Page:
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When participating in an aerobic workout, an athlete will notice his or her heart rate increase. When the body exercises, the heart must work harder to circulate blood throughout the body, meaning the heart beats faster. The pace at which the heart beats is called heart rate. Heart rate zones are specific heart rates that are best for different fitness goals. Heart rate zones are calculated by first establishing an athlete's resting heart rate, then establishing his or her maximum heart rate. The zones in between the minimum and maximum heart rates are essentially targets the athlete must hit to achieve different fitness goals, such as fat burning or VO2 max training.
Different heart rate zones accomplish different goals. Working in heart rate zones that are within 60% to 70% of maximum heart rate will allow the athlete to accomplish fat burning and muscle recovery. This zone also helps build endurance if the athlete stays within the zone for an extended period of time. This is called the recovery area of heart rate zones, as muscles are able to recover from strenuous workouts by producing glycogen.
The opposite in terms of heart rate zones is the 90% to 100% output zone. Athletes cannot maintain performance in this zone for extended periods of time, as it is the most strenuous of the heart rate zones. The athlete is working at full capacity, and this zone is reached by running sprints or cycling as hard as possible. This zone helps the body develop fast twitch muscles that are useful in quick, explosive movements. Training in this zone is extremely difficult and it is common to reach this heart rate zone during interval training.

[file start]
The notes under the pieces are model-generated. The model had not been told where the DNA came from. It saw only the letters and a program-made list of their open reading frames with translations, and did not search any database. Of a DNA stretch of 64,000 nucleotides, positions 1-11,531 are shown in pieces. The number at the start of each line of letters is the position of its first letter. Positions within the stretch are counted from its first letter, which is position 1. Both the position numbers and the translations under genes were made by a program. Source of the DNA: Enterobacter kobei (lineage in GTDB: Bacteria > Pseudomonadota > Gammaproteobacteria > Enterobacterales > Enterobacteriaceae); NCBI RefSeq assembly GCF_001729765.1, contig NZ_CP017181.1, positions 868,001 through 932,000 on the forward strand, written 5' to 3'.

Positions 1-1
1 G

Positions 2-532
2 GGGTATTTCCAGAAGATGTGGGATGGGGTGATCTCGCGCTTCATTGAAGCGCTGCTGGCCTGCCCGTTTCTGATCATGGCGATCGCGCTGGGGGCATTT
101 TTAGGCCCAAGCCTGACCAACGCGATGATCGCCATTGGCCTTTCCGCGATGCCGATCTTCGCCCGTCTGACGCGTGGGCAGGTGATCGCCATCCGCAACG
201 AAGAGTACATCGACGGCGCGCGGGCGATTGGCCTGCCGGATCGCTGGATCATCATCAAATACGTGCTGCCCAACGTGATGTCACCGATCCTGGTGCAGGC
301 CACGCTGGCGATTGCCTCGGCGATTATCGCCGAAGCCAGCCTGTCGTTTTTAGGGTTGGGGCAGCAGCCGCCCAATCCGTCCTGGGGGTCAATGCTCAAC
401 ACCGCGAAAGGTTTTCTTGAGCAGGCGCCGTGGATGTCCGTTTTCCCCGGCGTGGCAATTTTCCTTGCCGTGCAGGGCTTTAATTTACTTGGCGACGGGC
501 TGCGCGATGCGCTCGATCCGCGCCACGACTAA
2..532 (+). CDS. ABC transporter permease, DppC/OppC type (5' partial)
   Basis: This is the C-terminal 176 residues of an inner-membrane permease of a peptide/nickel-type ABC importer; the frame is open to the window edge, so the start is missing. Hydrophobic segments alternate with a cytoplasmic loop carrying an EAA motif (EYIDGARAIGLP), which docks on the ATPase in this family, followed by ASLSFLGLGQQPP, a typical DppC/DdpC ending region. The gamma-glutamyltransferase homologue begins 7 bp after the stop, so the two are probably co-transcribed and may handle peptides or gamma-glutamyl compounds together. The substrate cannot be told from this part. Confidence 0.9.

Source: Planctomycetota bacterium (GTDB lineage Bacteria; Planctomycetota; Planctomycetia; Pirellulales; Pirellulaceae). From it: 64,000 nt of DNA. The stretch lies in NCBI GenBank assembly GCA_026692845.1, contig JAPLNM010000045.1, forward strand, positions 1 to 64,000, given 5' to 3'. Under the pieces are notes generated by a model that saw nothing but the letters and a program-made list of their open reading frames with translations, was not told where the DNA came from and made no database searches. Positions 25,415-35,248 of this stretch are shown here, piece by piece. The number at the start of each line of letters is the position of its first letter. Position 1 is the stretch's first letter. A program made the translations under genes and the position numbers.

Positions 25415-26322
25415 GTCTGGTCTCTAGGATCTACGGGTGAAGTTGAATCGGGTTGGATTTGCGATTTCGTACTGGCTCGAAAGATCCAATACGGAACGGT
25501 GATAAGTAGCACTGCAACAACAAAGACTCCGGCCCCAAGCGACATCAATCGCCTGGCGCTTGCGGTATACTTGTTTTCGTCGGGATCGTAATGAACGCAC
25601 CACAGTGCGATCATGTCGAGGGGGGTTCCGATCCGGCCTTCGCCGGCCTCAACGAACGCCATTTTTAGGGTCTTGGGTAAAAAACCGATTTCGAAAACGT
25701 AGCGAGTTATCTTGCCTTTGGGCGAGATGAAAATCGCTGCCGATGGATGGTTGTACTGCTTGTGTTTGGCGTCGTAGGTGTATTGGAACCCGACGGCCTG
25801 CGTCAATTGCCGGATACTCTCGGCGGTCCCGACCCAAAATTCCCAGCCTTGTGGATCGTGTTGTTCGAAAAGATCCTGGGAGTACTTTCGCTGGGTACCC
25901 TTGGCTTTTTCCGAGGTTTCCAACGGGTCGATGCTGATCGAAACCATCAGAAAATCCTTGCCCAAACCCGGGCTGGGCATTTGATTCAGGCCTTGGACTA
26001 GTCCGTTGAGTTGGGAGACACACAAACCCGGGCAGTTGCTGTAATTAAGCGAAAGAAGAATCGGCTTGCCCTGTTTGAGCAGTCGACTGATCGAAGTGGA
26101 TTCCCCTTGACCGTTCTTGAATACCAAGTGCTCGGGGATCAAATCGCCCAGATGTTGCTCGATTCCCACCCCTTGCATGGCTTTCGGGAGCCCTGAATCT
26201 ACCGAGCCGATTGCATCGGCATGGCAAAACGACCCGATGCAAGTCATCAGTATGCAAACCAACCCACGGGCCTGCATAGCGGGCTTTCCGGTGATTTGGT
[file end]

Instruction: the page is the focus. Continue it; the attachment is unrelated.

In between the maximum output and the moderate output are several zones that can help burn fat, build endurance, and develop a healthy heart and cardiovascular system. The 80% to 90% output zone will help muscles develop a higher lactic acid threshold. As the body burns glycogen for energy, lactic acid builds up in the muscles. The rate at which the body can remove the lactic acid is the lactic acid threshold, and training in this zone can help the body learn to remove more lactic acid quickly.
Heart rate zones differ significantly from person to person, as everyone's maximum and minimum heart rates change depending on size, overall health, age, and other factors. Minimum and maximum heart rates can be determined rather easily in one or more workouts, and target zones can be determined from there. Beginners should remember to stay in their target zones as much as possible to build up to more intense workouts, and people with medical conditions should consult a doctor before any type of workout.
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